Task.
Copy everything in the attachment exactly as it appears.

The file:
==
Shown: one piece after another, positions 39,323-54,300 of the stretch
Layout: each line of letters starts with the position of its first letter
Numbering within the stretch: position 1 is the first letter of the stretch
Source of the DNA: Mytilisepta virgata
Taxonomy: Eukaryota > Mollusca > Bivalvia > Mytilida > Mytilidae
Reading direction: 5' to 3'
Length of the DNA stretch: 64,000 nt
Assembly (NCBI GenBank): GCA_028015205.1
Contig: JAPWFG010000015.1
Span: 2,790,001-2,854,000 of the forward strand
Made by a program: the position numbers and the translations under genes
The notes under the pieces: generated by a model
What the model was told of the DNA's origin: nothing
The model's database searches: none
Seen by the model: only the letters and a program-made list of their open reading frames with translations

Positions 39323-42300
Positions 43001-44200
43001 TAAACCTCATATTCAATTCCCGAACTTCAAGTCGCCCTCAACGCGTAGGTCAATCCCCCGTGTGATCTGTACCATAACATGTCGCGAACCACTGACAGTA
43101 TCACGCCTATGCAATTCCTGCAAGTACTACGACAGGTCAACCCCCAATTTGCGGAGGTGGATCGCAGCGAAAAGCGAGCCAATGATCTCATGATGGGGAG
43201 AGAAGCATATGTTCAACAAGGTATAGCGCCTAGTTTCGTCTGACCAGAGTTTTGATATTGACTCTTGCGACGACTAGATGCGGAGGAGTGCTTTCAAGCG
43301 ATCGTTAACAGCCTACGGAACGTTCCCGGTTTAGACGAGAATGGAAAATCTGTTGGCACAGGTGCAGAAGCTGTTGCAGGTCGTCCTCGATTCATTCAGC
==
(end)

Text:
Shown: one piece after another, positions 39,323-54,300 of the stretch
Layout: each line of letters starts with the position of its first letter
Numbering within the stretch: position 1 is the first letter of the stretch
Source of the DNA: Mytilisepta virgata
Taxonomy: Eukaryota > Mollusca > Bivalvia > Mytilida > Mytilidae
Reading direction: 5' to 3'
Length of the DNA stretch: 64,000 nt
Assembly (NCBI GenBank): GCA_028015205.1
Contig: JAPWFG010000015.1
Span: 2,790,001-2,854,000 of the forward strand
Made by a program: the position numbers and the translations under genes
The notes under the pieces: generated by a model
What the model was told of the DNA's origin: nothing
The model's database searches: none
Seen by the model: only the letters and a program-made list of their open reading frames with translations

Positions 39323-42300
Positions 43001-44200
43001 TAAACCTCATATTCAATTCCCGAACTTCAAGTCGCCCTCAACGCGTAGGTCAATCCCCCGTGTGATCTGTACCATAACATGTCGCGAACCACTGACAGTA
43101 TCACGCCTATGCAATTCCTGCAAGTACTACGACAGGTCAACCCCCAATTTGCGGAGGTGGATCGCAGCGAAAAGCGAGCCAATGATCTCATGATGGGGAG
43201 AGAAGCATATGTTCAACAAGGTATAGCGCCTAGTTTCGTCTGACCAGAGTTTTGATATTGACTCTTGCGACGACTAGATGCGGAGGAGTGCTTTCAAGCG
43301 ATCGTTAACAGCCTACGGAACGTTCCCGGTTTAGACGAGAATGGAAAATCTGTTGGCACAGGTGCAGAAGCTGTTGCAGGTCGTCCTCGATTCATTCAGC